7 A method for determining the value of services, the method comprising the steps of:
providing subject matter information and at least two scored parameters associated with said subject matter to a professional service value estimator (PSVE) housed in a data processing system;
determining the an average score for said at least two scored parameters;
determining an economic index associated with said subject matter;
multiplying said average score with said economic index to determine the value of services (VPS).
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16. A system for determining the value of professional services, comprising:
a signal acquisition device for obtaining subject matter information for a matter requiring professional services and at least two scored parameters associated with said subject matter; and
a processor for (i) deriving, from said at least two scored parameters and said subject matter information, an average score, (ii) determining an economic index associated with said subject matter information, and (iii) multiplying said average score with said economic index to determine a value of professional services (VPS).
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 The present invention relates to the use of computer-assisted methods and systems for ascertaining, enhancing and/or establishing the value of professional services.
 When it comes to managing professional services at most large companies, management for service organizations are usually granted unconditional and unquestioned authority on how they run their departments—as long as the service recipients (company management and in-house clients) are satisfied. This kind of operational management over in-house professional service providers can sometimes result in inefficient organizational operations and the lack of ascertainable value for professional services, which can also translate into inadequacy in the company's and the service providing organization's ability to adequately set an annual budget.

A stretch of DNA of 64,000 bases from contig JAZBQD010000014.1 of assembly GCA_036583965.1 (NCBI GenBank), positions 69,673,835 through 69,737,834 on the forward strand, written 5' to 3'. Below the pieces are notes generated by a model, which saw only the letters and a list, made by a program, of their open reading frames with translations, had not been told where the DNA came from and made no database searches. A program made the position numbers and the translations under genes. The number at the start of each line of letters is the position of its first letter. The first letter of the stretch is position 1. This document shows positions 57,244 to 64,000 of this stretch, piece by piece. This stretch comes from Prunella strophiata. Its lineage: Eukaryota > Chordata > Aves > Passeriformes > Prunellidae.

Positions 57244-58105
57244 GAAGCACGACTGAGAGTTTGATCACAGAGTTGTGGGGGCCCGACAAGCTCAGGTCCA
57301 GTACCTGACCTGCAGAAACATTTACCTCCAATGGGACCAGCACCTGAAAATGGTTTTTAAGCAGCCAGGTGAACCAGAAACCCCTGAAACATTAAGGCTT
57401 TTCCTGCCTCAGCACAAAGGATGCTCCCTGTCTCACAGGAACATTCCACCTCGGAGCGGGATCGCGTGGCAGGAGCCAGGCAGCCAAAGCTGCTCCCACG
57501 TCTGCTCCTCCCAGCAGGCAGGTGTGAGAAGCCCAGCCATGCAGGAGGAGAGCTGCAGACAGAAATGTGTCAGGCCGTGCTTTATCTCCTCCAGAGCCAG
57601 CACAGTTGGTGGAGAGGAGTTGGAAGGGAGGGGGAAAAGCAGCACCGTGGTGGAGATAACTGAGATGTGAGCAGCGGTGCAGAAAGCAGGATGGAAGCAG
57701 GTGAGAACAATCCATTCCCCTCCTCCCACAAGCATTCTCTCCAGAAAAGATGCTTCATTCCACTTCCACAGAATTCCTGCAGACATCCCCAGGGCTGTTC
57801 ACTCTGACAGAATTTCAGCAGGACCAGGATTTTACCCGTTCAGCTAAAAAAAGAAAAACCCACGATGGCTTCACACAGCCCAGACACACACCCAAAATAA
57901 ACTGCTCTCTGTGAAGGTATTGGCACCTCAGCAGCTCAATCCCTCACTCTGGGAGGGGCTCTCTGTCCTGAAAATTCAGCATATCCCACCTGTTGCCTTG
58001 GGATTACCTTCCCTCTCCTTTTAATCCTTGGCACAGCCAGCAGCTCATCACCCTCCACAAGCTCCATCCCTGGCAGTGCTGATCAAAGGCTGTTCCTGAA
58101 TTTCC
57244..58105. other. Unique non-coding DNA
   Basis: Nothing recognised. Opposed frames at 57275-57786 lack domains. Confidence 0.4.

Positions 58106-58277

While it is rare to find a commercial organization that will normally pay bills received from private professional organizations without understanding the bill's content, this is exactly what many companies often do when budgeting for “in-house” professional services. Most corporate management are limited in their ability to ascertain the value of its professional organization and its independent contributors because management lacks the availability of effective tools that can identify the nature and value of the services. Value is generally tied to resolution of problems for, or the generation of solutions by, operational entities within the company, and the general effect on cost. Managers are rarely aware of how their administrative and professional operations can drastically impact (positively or negatively) their profitability and overall return on investment (ROI).